DOI: 10.1302/1358-992x.2024.2.112 ISSN: 1358-992X


C. Vater, X. Tian, L. Findeisen, D.B. Raina, H. Kern, J. Bolte, L. Straßburger, L.-M. Matuszewski, N. Modler, R. Gottwald, A. Winkler, K.-D. Schaser, A.C. Disch, S. Zwingenberger

A novel EP4 selective agonist (KMN-159) was developed [1] and has been proven that it can act as an osteopromotive factor to repair critical-size femoral bone defects in rats at a dose-dependent manner [2]. Based on its osteopromotive properties, we hypothesized that KMN-159 could also aid in bone formation for spinal fusion. Therefore, the aim of this study was to investigate its spinal fusion effect in a dorsolateral spinal fusion model in rats. This study was performed on 192, 10-week-old male Wistar rats. The rats were randomized into 8 groups (n = 12 per group): 1) SHAM (negative control), 2) MCM (scaffold only), 3) MCM + 20 µg BMP-2 (positive control), 4-8) MCM + 0.2, 2, 20, 200 or 2000 µg KMN-159. A posterolateral intertransverse process spinal fusion at L4 to L5 was performed bilaterally by implanting group dependent scaffolds (see above) or left empty in the SHAM group (protocol no. 25-5131/474/38). Animals were euthanized after 3 weeks and 6 weeks for µCT and biomechanical testing analysis. The results showed that KMN-159 promoted new bone formation in a dose-dependent manner at 3 weeks and 6 weeks as verified by µCT. The biomechanical testing showed that the dose of 20, 200 and 2000 µg KMN-159 groups obtained comparable strength with BMP-2 group, which higher than SHAM, MCM and lower doses of 0.2 and 2 µg KMN-159 groups. In conclusion, KMN-159 could be a potential replacement of BMP-2 as a novel osteopromotive factor for spinal fusion.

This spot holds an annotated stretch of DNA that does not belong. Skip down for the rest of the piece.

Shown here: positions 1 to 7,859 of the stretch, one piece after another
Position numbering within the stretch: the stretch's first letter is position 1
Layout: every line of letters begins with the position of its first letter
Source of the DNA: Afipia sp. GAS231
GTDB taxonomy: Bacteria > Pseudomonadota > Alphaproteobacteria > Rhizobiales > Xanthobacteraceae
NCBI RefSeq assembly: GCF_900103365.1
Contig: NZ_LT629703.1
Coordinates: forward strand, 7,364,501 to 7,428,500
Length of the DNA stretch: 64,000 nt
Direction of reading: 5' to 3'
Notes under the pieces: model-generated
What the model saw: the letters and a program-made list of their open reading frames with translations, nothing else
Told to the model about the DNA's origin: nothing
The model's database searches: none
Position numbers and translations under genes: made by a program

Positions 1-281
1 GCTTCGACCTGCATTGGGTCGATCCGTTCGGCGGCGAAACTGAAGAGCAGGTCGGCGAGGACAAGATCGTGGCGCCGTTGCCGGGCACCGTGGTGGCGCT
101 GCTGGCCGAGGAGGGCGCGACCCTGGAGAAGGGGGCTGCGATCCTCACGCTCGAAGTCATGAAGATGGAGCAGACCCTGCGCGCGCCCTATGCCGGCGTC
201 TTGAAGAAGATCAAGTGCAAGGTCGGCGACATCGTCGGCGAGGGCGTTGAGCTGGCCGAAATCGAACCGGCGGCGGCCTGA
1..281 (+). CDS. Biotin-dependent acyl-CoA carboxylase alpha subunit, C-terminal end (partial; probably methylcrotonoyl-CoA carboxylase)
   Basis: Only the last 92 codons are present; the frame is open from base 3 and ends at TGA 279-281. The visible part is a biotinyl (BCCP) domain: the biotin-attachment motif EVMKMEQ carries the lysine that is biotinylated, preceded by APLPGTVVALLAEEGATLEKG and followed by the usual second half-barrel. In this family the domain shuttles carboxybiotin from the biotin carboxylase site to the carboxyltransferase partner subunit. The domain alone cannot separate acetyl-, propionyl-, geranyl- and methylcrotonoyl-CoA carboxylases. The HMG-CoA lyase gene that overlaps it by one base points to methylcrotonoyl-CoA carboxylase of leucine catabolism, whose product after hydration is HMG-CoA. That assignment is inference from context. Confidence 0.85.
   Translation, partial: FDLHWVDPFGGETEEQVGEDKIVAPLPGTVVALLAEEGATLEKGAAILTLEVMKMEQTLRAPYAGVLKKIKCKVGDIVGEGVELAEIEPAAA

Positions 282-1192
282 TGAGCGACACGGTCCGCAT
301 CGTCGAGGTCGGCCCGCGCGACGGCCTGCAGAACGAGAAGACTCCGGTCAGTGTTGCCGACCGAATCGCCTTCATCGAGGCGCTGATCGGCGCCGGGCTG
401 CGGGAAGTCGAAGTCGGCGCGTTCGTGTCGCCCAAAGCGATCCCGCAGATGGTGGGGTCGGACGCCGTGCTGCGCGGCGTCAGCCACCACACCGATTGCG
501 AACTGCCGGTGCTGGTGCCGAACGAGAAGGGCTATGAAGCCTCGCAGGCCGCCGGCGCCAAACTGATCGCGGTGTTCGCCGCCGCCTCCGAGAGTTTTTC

Acknowledgements: We are grateful to Ulrike Heide, Anna-Maria Placht (assistance with surgeries) as well as Suzanne Manthey & Annett Wenke (histology).

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